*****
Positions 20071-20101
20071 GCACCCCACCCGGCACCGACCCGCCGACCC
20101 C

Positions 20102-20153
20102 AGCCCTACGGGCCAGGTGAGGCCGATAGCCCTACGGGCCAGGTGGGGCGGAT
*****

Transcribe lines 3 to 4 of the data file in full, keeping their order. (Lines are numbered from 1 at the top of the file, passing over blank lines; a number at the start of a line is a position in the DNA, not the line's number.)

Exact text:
20101 C

Positions 20102-20153